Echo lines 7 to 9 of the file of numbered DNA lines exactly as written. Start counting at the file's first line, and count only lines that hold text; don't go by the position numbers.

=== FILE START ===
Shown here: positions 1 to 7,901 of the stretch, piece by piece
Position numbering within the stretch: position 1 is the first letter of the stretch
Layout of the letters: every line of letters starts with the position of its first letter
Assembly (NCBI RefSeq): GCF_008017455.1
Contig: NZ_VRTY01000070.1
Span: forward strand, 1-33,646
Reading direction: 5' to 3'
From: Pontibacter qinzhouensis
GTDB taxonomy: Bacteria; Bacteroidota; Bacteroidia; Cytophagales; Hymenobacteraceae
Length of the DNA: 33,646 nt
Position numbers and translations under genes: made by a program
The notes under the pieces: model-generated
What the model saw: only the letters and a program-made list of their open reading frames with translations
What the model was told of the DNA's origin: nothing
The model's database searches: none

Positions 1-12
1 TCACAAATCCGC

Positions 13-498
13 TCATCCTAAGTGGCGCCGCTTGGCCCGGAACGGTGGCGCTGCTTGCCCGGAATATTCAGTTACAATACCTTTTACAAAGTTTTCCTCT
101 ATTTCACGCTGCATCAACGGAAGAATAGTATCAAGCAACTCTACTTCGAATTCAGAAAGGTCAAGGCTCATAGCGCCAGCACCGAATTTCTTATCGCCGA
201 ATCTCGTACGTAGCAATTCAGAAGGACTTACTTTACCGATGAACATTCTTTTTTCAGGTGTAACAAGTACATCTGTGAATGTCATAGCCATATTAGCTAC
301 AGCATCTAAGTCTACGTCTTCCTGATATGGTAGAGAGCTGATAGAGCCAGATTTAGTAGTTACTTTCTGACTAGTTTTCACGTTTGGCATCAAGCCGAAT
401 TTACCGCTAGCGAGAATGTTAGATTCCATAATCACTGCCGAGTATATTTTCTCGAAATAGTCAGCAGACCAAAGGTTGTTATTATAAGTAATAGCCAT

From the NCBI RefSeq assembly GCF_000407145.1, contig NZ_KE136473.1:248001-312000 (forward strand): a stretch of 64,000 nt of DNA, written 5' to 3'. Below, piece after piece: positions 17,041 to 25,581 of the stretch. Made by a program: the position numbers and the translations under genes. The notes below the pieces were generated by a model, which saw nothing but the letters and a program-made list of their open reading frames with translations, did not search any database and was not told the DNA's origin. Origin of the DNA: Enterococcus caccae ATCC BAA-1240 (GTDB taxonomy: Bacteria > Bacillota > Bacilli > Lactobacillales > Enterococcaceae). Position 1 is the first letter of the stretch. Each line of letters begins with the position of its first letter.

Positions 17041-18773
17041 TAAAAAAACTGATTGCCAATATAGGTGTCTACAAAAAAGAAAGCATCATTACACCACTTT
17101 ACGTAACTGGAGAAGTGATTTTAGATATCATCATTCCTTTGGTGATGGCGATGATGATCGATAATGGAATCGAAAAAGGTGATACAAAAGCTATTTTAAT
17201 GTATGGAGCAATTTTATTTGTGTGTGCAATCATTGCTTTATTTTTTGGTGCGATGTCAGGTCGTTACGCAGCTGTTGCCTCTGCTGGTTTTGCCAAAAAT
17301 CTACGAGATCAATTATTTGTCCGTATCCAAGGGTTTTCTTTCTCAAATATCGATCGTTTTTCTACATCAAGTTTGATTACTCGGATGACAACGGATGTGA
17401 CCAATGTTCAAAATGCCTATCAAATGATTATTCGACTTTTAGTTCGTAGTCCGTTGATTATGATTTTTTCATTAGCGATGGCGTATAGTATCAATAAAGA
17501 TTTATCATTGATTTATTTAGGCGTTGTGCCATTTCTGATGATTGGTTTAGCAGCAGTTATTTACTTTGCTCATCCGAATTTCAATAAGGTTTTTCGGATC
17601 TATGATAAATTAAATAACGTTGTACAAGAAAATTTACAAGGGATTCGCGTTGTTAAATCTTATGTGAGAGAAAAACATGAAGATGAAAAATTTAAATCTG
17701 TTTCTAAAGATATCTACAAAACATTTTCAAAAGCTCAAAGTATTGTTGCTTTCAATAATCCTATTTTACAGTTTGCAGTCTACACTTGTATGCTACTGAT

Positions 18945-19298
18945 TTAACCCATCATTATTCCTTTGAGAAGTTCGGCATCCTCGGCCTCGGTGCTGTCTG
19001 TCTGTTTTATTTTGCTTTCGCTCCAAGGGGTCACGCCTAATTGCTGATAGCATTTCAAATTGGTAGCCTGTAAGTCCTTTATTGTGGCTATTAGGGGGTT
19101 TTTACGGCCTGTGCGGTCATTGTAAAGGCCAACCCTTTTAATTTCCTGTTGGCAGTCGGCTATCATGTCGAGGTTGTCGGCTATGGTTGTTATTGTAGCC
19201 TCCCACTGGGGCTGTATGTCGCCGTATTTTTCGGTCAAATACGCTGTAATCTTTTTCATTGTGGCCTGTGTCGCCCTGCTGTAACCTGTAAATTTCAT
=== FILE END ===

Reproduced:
Reading direction: 5' to 3'
From: Pontibacter qinzhouensis
GTDB taxonomy: Bacteria; Bacteroidota; Bacteroidia; Cytophagales; Hymenobacteraceae